DEFENSE. Dilemma. by Kurt L. Schmalz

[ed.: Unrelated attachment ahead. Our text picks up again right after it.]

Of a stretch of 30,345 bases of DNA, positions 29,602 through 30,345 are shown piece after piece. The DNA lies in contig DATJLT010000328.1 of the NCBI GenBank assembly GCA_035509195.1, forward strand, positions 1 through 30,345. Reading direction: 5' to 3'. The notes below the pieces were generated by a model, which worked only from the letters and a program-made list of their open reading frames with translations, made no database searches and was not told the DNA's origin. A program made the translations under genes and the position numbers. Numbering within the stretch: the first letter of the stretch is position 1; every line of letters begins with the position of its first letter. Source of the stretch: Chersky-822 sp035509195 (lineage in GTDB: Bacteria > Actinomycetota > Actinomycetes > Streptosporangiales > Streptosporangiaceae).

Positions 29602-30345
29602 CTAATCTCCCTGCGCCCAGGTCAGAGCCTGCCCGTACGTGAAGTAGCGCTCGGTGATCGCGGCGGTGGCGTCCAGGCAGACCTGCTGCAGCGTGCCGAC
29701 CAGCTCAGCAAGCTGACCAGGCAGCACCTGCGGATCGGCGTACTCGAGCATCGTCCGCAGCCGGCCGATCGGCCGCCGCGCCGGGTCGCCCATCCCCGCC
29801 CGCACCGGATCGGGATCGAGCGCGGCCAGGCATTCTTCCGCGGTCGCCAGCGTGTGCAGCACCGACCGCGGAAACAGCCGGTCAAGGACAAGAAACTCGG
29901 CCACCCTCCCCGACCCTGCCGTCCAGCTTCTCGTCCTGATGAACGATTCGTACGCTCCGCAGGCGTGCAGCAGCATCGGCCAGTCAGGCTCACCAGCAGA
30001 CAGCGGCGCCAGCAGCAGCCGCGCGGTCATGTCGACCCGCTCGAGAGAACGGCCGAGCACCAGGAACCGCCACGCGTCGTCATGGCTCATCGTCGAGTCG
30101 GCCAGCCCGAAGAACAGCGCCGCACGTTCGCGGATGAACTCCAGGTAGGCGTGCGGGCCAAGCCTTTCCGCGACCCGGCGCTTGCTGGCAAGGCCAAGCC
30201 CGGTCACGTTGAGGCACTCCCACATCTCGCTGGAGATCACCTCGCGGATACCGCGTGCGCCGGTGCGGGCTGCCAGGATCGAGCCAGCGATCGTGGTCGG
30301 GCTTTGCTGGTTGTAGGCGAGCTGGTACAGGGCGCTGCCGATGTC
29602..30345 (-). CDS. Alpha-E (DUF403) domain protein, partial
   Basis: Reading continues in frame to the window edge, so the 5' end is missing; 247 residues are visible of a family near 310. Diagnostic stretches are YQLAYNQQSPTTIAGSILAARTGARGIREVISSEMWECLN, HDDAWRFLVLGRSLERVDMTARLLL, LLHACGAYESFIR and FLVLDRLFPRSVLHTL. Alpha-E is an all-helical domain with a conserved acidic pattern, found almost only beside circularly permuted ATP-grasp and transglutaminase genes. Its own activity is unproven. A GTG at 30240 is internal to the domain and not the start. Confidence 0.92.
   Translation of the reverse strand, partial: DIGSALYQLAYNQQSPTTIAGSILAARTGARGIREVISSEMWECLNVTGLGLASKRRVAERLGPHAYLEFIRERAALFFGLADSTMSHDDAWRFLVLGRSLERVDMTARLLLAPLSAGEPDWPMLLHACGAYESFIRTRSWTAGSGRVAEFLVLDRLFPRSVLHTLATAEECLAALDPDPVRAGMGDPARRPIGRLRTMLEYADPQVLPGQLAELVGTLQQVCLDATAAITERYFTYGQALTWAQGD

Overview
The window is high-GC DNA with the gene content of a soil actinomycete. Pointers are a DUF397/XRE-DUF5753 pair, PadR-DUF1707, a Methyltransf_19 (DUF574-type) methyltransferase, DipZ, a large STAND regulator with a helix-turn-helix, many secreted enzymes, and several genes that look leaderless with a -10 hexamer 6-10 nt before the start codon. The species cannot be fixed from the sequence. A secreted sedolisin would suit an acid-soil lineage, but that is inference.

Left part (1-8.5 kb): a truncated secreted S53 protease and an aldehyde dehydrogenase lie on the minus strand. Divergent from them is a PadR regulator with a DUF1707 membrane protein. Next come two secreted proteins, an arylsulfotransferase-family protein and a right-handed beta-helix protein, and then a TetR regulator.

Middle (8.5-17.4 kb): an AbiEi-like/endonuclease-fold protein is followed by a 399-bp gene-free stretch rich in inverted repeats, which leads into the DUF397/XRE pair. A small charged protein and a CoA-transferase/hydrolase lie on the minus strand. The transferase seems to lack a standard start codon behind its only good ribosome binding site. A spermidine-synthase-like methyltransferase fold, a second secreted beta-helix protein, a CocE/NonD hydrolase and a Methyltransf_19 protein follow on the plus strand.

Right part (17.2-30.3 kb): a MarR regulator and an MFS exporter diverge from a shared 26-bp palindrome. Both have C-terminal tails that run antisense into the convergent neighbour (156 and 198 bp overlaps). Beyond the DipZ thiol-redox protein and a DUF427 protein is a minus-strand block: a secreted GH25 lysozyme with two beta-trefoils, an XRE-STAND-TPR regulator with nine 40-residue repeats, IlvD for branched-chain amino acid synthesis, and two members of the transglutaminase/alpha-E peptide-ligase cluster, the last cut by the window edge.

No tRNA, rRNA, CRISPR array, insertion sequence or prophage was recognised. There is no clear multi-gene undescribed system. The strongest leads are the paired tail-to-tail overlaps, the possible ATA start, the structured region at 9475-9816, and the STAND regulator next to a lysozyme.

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1 MCLE ARTICLE AND SELF-ASSESSMENT TEST By reading this article and answering the accompanying test questions, you can earn one MCLE credit. To apply for credit, please follow the instructions on the test answer sheet on page 21. by Kurt L. Schmalz DEFENSE Dilemma Musser v. Provencher did little to reduce the risks for a defendant in a legal malpractice case in which liability could attach to multiple attorneys TO SUE OR NOT TO SUE? That is the question that many defendants in legal malpractice cases have to confront if they want to allocate a proportionate share of liability to other attorneys whom the plaintiff has chosen not to sue. Legally and strategically the question is not easy to answer and requires analysis of how to apply the unsettled law of equitable indemnity, contribution, and comparative fault. Historically, courts have analyzed the allocation of damages among multiple tortfeasors in terms of two mutually exclusive doctrines: contribution and indemnity. The apportionment of loss between multiple tortfeasors was thought to present a question of contribution. Indemnity, on the other hand, dealt with whether a loss should be entirely shifted from one tortfeasor to another rather than apportioning the loss between the two. 1 In 1957, the legislature enacted statutes that created, for the first time in California, a right of contribution among joint tortfeasors. 2 This contribution right limited the liability of each joint tortfeasor for a plaintiff's judgment to his or her pro rata share of the judgment. Thus, if a joint tortfeasor paid more than his or her pro rata share of the judgment, the tortfeasor who paid more had a right to recover the amount in excess of his or her pro rata share from the other tortfeasors. In 1978, the California Supreme Court, in American Motorcycle Association v. Su - perior Court, merged traditional concepts of implied indemnity and contribution and established the doctrine of comparative indemnity. 3 It permitted the apportionment of comparative fault among multiple joint tortfeasors, allowing a joint tortfeasor to seek partial indemnity from other joint tortfeasors on a comparative fault basis. In addition to a comparative fault allocation between defendants, the plaintiff's conduct was also allocated a percentage of fault so that the total comparative fault among all plaintiffs and defendants equaled 100 percent. None theless, each tortfeasor whose negligence was a proximate cause of an indivisible injury to the plaintiff was individually liable for all proximately caused damages. 4 After American Motorcycle, the distinction between the doctrines of equitable in - demnity and contribution became almost indistinguishable. Many courts now refer to contribution or indemnity actions under the partial indemnity or comparative indemnity labels. 5 For simplicity, the two concepts may be generally referred to as indemnity unless differentiation between contribution and indemnity is essential. For many years, the appellate courts seemed to be developing a bright-line rule that prohibited a legal malpractice defendant s Kurt L. Schmalz, a shareholder in the Beverly Hills law firm of Lurie, Zepeda, Schmalz, Hogan & Martin, has practiced business litigation in state and federal courts for more than 30 years. Los Angeles Lawyer June